$1.6 trillion of student loan debt is spread among 44 million Americans. More than even avocado toast or a daily latte, student loans are being blamed for Millennials not being able to afford housing (even though they are the largest home-buying cohort). Some Presidential hopefuls say they’ve got the answer in just erasing the whole thing. This is a case of finding a gullible voting bloc and riding them as hard as possible in the hopes of building a warchest to retire on, securing a book deal, and hitting the speaking circuit. It is a proposal along the lines of the Green New Deal – not so much a serious piece of legislation as it is something to garner mentions in the media.
Cynicism aside, I’d love to see student loans wiped out. “But isn’t this unfair to people who took out loans and paid them off?” Maybe, but it doesn’t really resonate for me. Maybe because I have kids and I want my kids to be better off than I was. “Kids don’t know the value of hard work.” I kinda hope not in the sense that I don’t want my kids to be manual laborers. I hope they do less work and get paid better than I am. I see it almost like camping. You should leave the area better than you found it. You don’t leave the area the same as you found it because you think the next camper should have to do just as much work as you did. It’s not fair, but life ain’t fair, kid.
There are reasons this just doesn’t work, though.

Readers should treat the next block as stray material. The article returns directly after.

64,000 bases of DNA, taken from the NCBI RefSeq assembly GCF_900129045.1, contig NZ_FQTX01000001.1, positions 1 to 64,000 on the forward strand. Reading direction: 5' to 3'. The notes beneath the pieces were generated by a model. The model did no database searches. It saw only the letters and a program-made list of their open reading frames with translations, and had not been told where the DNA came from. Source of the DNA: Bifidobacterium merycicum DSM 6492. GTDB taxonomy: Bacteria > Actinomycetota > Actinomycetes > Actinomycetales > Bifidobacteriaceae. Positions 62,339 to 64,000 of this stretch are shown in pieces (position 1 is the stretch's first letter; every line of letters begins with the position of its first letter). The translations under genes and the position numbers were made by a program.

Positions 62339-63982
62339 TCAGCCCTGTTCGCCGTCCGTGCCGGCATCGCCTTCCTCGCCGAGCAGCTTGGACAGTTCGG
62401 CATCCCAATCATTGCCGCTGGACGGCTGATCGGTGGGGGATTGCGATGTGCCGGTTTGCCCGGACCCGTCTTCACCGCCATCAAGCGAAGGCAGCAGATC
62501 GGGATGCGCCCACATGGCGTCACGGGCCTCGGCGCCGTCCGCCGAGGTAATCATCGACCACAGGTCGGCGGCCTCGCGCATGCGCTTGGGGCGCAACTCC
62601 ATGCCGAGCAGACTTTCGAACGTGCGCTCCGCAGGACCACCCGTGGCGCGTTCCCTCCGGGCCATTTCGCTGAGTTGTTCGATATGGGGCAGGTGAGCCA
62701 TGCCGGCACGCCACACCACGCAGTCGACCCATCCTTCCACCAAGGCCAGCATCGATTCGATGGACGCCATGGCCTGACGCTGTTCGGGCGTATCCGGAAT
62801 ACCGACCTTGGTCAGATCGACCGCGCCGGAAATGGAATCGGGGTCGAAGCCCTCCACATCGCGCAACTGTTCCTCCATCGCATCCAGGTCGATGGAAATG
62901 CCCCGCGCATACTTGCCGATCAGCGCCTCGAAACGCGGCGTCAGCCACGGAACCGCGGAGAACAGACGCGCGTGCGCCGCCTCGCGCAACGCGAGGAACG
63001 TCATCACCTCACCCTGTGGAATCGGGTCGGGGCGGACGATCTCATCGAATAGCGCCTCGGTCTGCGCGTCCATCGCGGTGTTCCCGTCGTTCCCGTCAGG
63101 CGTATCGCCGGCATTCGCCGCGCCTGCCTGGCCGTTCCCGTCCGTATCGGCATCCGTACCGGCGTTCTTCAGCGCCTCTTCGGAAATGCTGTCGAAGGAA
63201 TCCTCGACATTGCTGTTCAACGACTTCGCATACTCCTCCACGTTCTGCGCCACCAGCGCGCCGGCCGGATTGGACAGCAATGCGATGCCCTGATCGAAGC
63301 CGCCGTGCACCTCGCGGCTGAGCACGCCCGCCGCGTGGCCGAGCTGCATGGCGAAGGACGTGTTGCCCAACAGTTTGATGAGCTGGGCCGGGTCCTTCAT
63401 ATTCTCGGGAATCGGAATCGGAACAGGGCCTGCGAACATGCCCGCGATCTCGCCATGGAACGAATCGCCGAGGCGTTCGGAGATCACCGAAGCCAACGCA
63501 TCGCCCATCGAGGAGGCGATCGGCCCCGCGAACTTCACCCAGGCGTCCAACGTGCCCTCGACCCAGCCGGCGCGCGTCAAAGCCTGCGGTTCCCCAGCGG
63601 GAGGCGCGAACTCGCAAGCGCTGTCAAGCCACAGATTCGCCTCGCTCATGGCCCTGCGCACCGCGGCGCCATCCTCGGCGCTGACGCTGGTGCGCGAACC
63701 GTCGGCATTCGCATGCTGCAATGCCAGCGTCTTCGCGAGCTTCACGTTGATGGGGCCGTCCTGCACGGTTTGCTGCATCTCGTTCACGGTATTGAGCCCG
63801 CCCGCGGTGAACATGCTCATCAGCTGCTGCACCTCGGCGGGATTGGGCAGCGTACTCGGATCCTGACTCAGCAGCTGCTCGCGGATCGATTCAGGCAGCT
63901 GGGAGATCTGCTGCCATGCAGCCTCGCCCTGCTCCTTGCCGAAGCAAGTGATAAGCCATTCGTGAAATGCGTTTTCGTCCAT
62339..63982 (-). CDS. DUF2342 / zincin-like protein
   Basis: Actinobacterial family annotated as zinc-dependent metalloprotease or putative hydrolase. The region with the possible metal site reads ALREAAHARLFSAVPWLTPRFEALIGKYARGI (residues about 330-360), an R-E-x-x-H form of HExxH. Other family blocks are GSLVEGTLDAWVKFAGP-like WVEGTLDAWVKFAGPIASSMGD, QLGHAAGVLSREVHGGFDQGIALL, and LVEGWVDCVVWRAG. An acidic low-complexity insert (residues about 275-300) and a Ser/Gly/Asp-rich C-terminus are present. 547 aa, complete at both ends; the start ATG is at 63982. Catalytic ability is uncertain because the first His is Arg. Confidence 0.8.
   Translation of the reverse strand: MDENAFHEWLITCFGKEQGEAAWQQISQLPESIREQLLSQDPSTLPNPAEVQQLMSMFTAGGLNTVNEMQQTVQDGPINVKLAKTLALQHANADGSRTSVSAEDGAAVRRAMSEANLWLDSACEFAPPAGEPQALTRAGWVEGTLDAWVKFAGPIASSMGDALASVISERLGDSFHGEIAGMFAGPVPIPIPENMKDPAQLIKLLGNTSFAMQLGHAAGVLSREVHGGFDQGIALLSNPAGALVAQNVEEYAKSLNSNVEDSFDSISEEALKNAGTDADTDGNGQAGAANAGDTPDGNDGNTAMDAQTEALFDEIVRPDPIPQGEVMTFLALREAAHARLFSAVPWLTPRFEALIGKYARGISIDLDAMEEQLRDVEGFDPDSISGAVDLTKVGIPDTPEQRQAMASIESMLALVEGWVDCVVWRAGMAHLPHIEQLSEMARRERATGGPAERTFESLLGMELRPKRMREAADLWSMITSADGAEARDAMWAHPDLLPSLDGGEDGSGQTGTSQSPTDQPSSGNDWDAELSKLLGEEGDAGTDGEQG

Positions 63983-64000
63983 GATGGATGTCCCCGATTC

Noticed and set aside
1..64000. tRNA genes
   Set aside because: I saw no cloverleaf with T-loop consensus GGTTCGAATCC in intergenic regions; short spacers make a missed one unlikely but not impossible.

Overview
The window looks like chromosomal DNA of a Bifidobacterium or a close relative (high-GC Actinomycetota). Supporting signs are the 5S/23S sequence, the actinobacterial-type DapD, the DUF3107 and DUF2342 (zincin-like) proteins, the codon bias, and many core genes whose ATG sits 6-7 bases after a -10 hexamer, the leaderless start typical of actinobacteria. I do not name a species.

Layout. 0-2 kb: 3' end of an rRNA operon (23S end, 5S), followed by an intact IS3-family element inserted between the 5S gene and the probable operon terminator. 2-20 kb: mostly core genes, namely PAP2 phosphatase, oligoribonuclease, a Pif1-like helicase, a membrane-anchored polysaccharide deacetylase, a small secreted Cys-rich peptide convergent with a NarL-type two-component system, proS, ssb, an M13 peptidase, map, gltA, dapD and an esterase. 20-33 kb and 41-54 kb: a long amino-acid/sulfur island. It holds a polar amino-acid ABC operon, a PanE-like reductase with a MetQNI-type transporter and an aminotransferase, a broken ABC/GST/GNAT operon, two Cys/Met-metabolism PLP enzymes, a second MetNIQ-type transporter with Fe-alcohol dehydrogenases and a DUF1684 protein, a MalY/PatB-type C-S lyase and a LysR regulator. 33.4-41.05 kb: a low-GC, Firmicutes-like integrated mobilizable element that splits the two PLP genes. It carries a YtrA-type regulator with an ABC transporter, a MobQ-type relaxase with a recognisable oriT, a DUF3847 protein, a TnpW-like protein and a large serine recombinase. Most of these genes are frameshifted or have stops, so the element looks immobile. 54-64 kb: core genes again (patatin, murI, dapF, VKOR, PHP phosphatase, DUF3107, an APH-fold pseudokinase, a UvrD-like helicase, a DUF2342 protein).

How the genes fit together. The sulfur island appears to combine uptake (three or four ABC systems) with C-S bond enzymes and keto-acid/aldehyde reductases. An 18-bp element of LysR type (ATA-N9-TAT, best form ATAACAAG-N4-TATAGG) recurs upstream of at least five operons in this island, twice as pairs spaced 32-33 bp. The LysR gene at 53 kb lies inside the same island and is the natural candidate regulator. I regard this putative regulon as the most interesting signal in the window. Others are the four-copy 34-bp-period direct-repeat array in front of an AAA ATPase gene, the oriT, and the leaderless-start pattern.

It Would Be a Monetary Policy Action
Erasing student loan debt would amount to $1.6 trillion in quantitative easing, creating cash out of thin air (or firing up the printing press, dropping it from the helicopter – whatever your preferred metaphor). Even if it’s paid for by a stock transaction tax over time, it would still effectively pull forward cash that might not exist. A negative incentive on trading stock would have large and unpredictable repercussions.
It Still Doesn’t Solve the Root Issue
The recent access to easy debt has incetivized higher ed to aggressively seek out the price the market could bear under the new lending regime. Free money doesn’t change this at all and may exacerbate the issue.
The crux of the student loan forgiveness argument rests on fairness. Is it fair to burden young people with so much debt? Is it fair to take out a loan and never pay it back? It’s a classic rich vs poor, borrower vs lender confrontation. You don’t have a heart if you don’t feel even a twinge for the poor person, right? Student loan forgiveness would really be a subsidy for the rich. They are more likely to go to college and more likely to be accepted to a private college, collecting a higher loan balance than someone at a state school. While Joe Sixpack graduates with $30,000 in loans from Directional State U, there’s a Thurston Howell V whose daddy got him into Cornell (ever heard of it?) at full price. TH5’s gonna get six figures of loans erased that daddy was going to pay off anyway. Is that fair?
Don’t Worry About It
Check out Josh Brown and Cullen Roche if you need more detail. I like Cullen’s Australia idea. Or maybe mandate skin in the game for higher ed – put back part of any unpaid loan on the college? Total student loan erasure is unrealistic, though. It would be nice, but it isn’t going to happen. Of course, if it gets close to passing, there’s always this strategy:
My mortgage identifies as a student loan.
— Andy Swan (@AndySwan) June 25, 2019